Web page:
While there is plenty of discussion about the tax on high cost health plans, the tone has changed somewhat since the CBO said the federal government would forfeit over $80 billion if the tax were repealed.

One of the big concerns related to the Cadillac Tax is its impact on benefits that help reduce out-of-pocket costs for working families. When the tax takes effect in 2018, a 40% levy will apply to benefits that exceed the government-set threshold. Employer contributions to FSAs and HSAs, and even costs associated with on-site clinics, would be included in the tax calculation.

Doing away with these accounts would increase out-of-pocket costs for millions of Americans. While lawmakers on both sides of the aisle support a bill to repeal the tax, they face an uphill battle. Not only is the government counting on the tax to raise a projected $87 billion over 10 years, but President Obama has stated he will veto any legislation that weakens the health care reform law.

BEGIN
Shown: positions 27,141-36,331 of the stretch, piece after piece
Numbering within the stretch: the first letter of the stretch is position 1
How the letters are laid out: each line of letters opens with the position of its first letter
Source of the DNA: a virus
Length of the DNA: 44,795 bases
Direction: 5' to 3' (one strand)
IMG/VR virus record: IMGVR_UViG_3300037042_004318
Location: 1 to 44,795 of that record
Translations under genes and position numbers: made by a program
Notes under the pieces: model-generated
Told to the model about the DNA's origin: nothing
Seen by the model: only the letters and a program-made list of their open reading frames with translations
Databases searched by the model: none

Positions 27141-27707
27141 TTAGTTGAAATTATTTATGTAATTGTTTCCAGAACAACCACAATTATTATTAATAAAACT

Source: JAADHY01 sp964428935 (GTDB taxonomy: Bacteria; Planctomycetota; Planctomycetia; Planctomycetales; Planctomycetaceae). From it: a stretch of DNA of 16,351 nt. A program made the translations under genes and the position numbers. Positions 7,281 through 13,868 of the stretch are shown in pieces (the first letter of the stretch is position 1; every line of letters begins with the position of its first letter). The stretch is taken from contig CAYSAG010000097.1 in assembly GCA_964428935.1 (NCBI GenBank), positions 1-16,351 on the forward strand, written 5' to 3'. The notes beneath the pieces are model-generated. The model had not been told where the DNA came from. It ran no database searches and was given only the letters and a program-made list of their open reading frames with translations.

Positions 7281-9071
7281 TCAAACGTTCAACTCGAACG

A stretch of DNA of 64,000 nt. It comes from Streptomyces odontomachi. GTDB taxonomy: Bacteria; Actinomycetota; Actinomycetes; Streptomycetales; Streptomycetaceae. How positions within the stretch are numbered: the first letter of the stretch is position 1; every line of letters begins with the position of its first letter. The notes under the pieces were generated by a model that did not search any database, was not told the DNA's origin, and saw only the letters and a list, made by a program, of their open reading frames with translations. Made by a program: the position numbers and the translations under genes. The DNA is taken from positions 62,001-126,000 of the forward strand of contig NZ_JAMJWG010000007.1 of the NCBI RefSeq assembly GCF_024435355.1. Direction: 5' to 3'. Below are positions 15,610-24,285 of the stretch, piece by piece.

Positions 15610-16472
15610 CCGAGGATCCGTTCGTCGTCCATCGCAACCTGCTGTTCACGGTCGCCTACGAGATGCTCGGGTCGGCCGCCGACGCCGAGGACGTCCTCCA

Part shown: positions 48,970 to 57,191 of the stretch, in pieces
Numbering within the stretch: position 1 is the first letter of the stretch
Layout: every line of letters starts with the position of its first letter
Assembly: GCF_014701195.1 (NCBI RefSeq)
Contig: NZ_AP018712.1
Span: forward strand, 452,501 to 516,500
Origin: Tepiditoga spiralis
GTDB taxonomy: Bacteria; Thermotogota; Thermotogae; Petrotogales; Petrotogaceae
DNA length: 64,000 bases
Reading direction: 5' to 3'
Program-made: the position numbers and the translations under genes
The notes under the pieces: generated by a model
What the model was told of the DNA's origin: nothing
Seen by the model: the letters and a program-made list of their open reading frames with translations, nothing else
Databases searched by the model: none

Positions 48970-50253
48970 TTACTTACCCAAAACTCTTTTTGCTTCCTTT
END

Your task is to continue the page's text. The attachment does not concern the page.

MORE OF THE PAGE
A trend that many say is related to the tax is a continued rise in deductibles, which according to Kaiser Family Foundation research, have increased by about 8% from a year ago. Recent polling by consultant Mercer shows that 41% of employers have already added a high deductible plan in anticipation of the tax.